By Aymon Bertah
Randwick Council has made the decision to fly the Palestinian flag later this year – months after flying the Israeli flag in April – in a move welcomed by a Palestinian advocacy group.
The move comes after councillor Kym Chapple put forward an amendment to the ‘Flying of Flags Policy’ at Tuesday night’s Randwick Council meeting, calling for the Palestinian flag to fly on November 29 – which marks the United Nation’s (UN) International Day of Solidarity with the Palestinian People.
The amendment was supported by all councillors, except for the five Liberal members, including Daniel Rosenfeld, who earlier this year led a motion for the flying of the Israeli flag.
He later told this publication his decision was based on “the Australian Government … not currently [recognising] a Palestinian state”.
Following the council meeting, Ms Chapple took to Twitter to thank the Australian Palestine Advocacy Network (APAN) and local Palestinian members for their “guidance” and “advocacy” before signing off with the hashtag “Free Palestine”.
APAN president Nasser Mashni said it was “the right the to do” and he was “encouraged by the decision … since the council has flown many international flags”, including the Israeli and Greek flag already this year.
He said those who fly the flag across the globe “shows that the world does not support this violent repression” by an Israeli Government he said “forbids the flying of the Palestinian flag” and often imprisoning those who choose to do so.
“This flag raising … will remind all people of Randwick that … we must redouble our efforts to call Israel to account for its occupation,” he said.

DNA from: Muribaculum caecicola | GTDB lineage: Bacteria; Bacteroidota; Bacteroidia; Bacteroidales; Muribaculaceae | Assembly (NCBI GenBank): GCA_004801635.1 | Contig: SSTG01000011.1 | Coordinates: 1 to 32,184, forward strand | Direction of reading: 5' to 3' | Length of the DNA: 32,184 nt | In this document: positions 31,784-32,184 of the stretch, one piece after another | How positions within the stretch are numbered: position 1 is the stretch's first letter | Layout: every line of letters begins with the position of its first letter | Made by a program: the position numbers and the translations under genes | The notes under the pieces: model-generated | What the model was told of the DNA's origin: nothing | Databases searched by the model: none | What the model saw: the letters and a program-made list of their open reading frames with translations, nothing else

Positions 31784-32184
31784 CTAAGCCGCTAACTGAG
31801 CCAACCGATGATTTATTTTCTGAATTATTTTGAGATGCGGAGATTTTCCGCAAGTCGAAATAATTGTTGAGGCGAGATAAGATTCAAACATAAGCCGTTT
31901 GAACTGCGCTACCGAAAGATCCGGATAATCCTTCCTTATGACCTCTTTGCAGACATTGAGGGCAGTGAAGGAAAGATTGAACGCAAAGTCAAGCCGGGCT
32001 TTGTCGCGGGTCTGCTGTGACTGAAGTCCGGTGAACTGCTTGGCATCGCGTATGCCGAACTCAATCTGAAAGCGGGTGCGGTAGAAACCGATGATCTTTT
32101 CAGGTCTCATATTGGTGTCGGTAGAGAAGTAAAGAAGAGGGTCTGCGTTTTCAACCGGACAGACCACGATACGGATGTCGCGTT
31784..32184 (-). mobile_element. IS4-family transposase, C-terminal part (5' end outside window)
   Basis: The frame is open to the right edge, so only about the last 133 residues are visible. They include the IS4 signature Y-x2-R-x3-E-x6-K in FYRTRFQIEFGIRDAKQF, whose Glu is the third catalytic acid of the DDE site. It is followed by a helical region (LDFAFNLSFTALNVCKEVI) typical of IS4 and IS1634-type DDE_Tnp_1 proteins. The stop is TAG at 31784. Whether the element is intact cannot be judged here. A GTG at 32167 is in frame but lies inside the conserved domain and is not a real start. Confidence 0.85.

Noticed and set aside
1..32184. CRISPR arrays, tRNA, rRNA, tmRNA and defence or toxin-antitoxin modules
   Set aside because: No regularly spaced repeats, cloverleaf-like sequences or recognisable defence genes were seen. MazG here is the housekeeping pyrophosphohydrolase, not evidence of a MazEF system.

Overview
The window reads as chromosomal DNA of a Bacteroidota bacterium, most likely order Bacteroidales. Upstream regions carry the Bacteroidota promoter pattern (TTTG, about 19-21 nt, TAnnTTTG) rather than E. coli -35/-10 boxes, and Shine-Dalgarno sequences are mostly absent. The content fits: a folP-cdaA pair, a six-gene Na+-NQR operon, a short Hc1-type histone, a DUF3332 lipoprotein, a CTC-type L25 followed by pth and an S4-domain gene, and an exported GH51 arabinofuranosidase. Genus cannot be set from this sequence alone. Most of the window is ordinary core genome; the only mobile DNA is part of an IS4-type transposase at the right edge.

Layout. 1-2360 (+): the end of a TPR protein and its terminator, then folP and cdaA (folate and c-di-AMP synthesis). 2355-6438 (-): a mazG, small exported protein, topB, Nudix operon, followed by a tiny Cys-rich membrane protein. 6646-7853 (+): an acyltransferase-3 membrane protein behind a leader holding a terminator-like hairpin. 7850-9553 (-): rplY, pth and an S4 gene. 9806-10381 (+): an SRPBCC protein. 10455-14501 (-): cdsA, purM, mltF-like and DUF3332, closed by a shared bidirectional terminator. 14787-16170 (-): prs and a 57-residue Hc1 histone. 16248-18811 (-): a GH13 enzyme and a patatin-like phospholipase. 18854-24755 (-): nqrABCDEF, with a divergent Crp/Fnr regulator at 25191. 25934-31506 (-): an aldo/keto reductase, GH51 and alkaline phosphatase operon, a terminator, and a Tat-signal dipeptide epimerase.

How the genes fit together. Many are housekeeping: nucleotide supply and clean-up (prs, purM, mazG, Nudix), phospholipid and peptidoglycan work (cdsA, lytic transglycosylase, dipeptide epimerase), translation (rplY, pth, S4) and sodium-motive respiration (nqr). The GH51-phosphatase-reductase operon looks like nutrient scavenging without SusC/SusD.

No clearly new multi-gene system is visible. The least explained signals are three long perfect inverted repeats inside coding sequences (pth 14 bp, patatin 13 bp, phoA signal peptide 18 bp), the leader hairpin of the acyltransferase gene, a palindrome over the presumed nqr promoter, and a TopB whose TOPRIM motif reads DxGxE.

Maroubra resident Michelle Berkon said “as a Jewish Australian, and descendant of Holocaust survivors” she welcomed the move.
She said she was “deeply distressed” by Randwick Council’s decision to fly the Israeli flag and in turn ignoring community protest.
“[The Israeli flag] glorifies not only the brutal oppression of the Palestinians, but the ruthless exploitation of Jewish identity and suffering,” Ms Berkon said.
“Palestinian Australians deserve recognition for their contribution to this community … [it’s] the least the council can do.”
The comments were echoed by Antony Loewenstein, journalist and author of The Palestine Laboratory. who said the discussion about the Palestinian struggle was becoming “more normalised” and it was time for the federal Labor Party to recognise Palestine.
The NSW Jewish Board of Deputies have been contacted for comment.
Chief executive Darren Bark had supported Randwick Council’s decision to fly the Israeli flag on April 26, saying it was “a message of inclusivity for the area’s largest Jewish population.